Hema Hema: Sing Me a Song While I Wait–Khyentse Norbu’s Fourth Feature

Veteran British producer Jeremy Thomas serves as executive producer of Hema Hema: Sing Me a Song While I Wait, Bhutanese lama and film director Khyentse Norbu’s  fourth feature, which world premiers in Locarno today. It is a natural development of a long rapport that began during the Bhutan shoot for Bertolucci’s 1993 film Little Buddha.

Norbu served as a consultant for Bertolucci. He then went to film school in New York and made a splash with his directorial debut “The Cup,” in 1999, about a bunch of soccer-crazed Tibetan monks who rent a satellite dish to watch the 1998 World Cup final.

Norbu then made in 2003 Travellers and Magicians, in which a young Bhutanese government official dreams of escaping to America, followed in 2003

Vara: A Blessing,” a tale of forbidden love between a Hindi dancer and a Muslim sculptor, followed in 2013.

 These titles have all been executive produced by Thomas and distributed by his HanWay Films.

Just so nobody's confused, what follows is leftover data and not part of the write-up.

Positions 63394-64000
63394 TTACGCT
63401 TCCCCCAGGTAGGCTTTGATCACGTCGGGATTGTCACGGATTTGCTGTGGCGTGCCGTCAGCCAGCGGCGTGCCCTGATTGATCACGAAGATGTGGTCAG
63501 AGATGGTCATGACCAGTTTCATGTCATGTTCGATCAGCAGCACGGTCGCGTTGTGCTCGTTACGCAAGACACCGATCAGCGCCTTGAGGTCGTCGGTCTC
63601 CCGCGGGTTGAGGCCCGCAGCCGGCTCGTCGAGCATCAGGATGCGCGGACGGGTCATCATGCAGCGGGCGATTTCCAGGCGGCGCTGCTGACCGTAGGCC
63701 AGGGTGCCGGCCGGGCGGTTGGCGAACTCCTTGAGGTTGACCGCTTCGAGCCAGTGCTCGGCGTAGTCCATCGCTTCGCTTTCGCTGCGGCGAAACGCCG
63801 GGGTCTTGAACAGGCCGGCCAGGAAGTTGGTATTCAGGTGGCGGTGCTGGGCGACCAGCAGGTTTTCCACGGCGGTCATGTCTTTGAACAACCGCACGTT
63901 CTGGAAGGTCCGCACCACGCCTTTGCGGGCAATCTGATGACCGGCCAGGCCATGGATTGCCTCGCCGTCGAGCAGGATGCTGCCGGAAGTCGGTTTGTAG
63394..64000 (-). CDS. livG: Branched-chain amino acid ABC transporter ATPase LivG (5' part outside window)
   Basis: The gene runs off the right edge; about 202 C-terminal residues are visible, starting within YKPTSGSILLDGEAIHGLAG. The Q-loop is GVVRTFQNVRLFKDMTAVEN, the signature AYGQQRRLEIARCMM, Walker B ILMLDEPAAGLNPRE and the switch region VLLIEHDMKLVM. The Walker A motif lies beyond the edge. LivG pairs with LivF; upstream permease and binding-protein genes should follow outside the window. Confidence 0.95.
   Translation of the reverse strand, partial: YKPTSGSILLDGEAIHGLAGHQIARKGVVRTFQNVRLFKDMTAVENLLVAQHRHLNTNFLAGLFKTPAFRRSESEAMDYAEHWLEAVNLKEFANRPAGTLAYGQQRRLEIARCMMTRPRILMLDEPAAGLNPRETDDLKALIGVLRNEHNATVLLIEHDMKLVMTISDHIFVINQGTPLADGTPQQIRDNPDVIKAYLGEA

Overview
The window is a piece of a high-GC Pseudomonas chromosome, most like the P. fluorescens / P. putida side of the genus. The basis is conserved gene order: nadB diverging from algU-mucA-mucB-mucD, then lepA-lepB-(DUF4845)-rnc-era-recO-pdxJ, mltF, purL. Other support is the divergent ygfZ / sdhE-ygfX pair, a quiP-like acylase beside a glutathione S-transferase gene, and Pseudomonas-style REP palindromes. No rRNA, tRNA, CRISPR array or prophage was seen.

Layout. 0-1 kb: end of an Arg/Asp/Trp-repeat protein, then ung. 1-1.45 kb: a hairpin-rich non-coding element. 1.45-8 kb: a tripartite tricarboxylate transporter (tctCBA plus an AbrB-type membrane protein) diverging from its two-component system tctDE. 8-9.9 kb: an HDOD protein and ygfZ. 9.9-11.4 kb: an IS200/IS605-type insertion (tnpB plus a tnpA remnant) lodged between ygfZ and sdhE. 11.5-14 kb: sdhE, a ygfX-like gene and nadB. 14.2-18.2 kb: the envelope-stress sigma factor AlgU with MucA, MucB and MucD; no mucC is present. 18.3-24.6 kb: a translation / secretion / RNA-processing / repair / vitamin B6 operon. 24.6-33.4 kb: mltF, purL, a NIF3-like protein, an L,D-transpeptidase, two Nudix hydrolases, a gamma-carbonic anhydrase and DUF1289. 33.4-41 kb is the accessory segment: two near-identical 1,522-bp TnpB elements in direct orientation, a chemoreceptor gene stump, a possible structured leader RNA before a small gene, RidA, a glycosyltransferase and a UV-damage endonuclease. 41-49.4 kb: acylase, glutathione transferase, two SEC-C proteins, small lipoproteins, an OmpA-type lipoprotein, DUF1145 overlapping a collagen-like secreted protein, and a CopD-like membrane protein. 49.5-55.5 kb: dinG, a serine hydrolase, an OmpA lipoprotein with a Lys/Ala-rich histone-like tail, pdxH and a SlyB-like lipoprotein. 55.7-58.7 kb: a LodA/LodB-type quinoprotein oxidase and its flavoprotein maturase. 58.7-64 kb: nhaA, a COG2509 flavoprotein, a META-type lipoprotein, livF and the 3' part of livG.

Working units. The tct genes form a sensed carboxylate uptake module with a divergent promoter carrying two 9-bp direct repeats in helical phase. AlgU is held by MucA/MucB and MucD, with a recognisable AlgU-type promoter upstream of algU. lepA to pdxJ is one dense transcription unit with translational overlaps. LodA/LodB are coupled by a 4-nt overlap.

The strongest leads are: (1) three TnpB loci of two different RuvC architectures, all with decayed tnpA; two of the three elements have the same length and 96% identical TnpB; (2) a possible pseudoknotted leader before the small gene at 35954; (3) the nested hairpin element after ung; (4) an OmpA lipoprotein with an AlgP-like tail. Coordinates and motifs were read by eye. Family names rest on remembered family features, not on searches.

“I’ve been with him in all his films, to sort of support him” says Thomas, who spent a long time in Bhutan for “Little Buddha.” “It’s very interesting to be with a director like that because of the culture that evolves,” he notes.

Norbu, who Thomas described as the most important Buddhist figure in Buthan, comes from a long line of spiritual teachers. He is considered to be the incarnation of the 19th century saint Jamyang Khyentse Wangpo.

“He also has an enormous film knowledge; really knows cinema back to front,” Thomas underlines. And “the story that he’s telling in this film it has a credibility to it, because of his telling the story. It’s the story of a man’s spiritual journey to act the way you would act if you had no identity.

Thomas’ role is really as an advisor on all the aspects of the film. The producer is Pawo Choyning Dorji who is in Locarno with Thomas and “Hema Hema” actors Thinley Dorji, Tshering Dorji, and Sadon Lhamo.   Khyentse Norbu could not make the trek because of teaching duties.